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Cancelled? Welcome to the Club.

Gina Carano attends the Premiere of Disney’s “Star Wars: The Rise Of Skywalker” on December 16, 2019 in Hollywood, California. (CNBC) Rodin Eckenroth | WireImage | Getty Images

The social media trend to “cancel” any person or public figure for making distasteful remarks, bad actions, or just contributing to controversial thinking has come to be known as cancel culture. In fact, Buzzfeed released a long list of individuals who were cancelled last year. Chris Pratt, Ellen DeGeneres, and Shane Dawson were just a few of those on the list.

Is cancel culture going too far? We all know it is a trend on social media, particularly Twitter. Some view the trend as a consequence for those who are called out for wrongful actions and others feel it is problematic, unproductive, and can ruin a person’s life.

Let’s dive into a recent cancellation: Gina Carano.

Gina Carano is an actress, former MMA fighter, and fitness model. She starred as Cara Dune on the hit Disney+ series The Mandalorian but was terminated from the show due to her Tweets on social media. Here are those tweets.

Carano is not currently employed by Lucasfilm and there are no plans for her to be in the future. Nevertheless, her social media posts denigrating people based on their cultural and religious identities are abhorrent and unacceptable. – Lucasfilm

Because an apology was never released by Carano, she is now pulled from all projects and representation at Lucasfilm, Disney, Hasbro, and UTA. Now Gina Carano is working with Ben Shapiro’s The Daily Wire on a film.

Carano’s cancellation resulted in a debate between most conservatives and liberals on social media. Conservatives were quick to defend Carano’s tweets even after some of her posts were deleted on Twitter.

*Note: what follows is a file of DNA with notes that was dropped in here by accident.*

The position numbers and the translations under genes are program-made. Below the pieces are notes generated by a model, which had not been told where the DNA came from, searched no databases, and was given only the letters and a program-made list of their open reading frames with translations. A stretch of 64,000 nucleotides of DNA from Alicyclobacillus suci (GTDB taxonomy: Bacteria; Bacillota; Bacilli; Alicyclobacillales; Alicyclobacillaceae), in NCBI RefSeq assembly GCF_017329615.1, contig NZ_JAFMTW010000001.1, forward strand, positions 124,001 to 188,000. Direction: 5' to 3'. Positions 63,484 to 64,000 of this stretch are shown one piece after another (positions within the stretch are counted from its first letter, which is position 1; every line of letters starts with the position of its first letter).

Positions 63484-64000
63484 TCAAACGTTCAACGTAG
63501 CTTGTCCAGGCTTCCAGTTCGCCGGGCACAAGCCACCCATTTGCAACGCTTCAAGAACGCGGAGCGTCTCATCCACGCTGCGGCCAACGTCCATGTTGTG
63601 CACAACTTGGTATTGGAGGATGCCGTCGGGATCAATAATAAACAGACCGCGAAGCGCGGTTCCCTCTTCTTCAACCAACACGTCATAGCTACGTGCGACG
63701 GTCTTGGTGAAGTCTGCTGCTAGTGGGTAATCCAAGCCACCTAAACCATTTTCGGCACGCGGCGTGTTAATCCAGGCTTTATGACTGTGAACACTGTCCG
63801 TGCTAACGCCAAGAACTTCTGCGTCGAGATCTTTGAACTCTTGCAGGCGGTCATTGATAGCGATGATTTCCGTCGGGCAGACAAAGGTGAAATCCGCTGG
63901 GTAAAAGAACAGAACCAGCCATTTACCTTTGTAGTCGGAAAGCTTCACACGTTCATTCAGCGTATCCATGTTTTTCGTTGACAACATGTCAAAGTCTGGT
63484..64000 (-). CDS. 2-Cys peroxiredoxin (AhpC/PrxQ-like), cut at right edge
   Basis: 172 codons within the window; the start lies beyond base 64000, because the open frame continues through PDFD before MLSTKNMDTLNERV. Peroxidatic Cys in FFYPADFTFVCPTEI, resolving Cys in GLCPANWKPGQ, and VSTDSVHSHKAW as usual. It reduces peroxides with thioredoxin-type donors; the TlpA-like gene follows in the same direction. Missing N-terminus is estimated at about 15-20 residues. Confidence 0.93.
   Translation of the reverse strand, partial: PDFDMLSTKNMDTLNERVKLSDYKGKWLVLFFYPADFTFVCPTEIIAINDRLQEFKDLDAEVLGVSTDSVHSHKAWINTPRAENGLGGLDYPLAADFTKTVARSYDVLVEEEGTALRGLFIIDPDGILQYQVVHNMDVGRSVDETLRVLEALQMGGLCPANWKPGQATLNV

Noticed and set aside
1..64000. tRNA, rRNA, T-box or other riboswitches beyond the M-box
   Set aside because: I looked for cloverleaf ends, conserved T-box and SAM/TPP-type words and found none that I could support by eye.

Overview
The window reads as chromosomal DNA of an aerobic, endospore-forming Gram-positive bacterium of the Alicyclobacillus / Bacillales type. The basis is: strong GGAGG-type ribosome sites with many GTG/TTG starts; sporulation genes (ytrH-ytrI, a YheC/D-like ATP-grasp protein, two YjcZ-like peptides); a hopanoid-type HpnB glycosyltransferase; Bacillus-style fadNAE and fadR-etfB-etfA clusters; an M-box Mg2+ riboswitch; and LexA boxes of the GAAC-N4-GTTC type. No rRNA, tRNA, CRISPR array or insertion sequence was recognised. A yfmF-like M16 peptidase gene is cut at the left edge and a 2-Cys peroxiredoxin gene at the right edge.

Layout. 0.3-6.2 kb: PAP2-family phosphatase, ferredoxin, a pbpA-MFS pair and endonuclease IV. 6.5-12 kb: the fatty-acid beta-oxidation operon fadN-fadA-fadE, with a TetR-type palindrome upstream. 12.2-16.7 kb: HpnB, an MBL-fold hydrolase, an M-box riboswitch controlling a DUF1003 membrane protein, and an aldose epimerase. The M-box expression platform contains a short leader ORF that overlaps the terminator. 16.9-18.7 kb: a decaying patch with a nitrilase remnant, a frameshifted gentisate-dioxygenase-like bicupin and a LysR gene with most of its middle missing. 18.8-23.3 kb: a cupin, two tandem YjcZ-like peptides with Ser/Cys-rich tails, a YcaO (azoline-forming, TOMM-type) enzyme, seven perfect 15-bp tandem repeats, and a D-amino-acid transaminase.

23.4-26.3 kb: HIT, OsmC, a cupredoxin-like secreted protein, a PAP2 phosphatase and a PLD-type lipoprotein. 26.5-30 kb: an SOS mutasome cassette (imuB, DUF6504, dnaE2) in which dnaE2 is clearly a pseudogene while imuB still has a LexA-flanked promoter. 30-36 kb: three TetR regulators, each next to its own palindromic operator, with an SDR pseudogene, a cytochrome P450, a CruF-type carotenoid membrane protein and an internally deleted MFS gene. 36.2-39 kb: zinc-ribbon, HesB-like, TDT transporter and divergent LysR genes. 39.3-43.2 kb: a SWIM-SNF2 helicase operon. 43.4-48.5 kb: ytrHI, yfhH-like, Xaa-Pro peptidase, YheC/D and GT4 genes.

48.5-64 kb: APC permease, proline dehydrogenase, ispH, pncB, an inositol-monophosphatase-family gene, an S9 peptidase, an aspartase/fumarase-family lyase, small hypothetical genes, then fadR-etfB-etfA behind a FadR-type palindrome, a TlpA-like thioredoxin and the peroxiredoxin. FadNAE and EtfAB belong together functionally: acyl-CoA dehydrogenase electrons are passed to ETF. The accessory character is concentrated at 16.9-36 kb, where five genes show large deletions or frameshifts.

Ultimately, Carano was cancelled because those who disagreed with her viewpoints had everything they needed to “end” her career. While any sort of Holocaust comparison is reprehensible, her Instagram post comparing condemnation of one’s political views to the horrible hatred that Nazis publicly encouraged against the Jews was not her intention.

There is nothing equivalent to the death and torture that was brought upon Jews during the Holocaust. In a recent interview with Ben Shapiro, Carano explains her controversial posts.“I am so inspired by the gentle spirit of the Jewish people going through that time.” She explains that she was inspired by a Jewish Holocaust survivor forgiving a Nazi in court.

“It wasn’t something that I felt was controversial….it was more about people tearing each other apart.”

She said that Holocaust comparisons are, “not fair to the Jewish community, to just throw this out here so much. It was…not my intention to compare republicans to this.”

Her post was deleted.

Carano is the latest addition to cancel culture and many fans are disgusted by Carano’s treatment by Lucasfilm, UTA, and Hasbro. According to NPR, Lucasfilm will not expand Carano’s role in the Star Wars franchise, “after reports had suggested she would play a prominent role in future Star Wars spinoffs, propelled by the runaway success of The Mandalorian.”

There seems to be a definite split between those who agree that cancel culture is just consequence and those who believe it is unproductive and damaging to a person. Our country is divided on a variety of issues. There are no doubts, social media trends like cancel culture contribute to polarization.

From a political standpoint, free speech comes with consequences.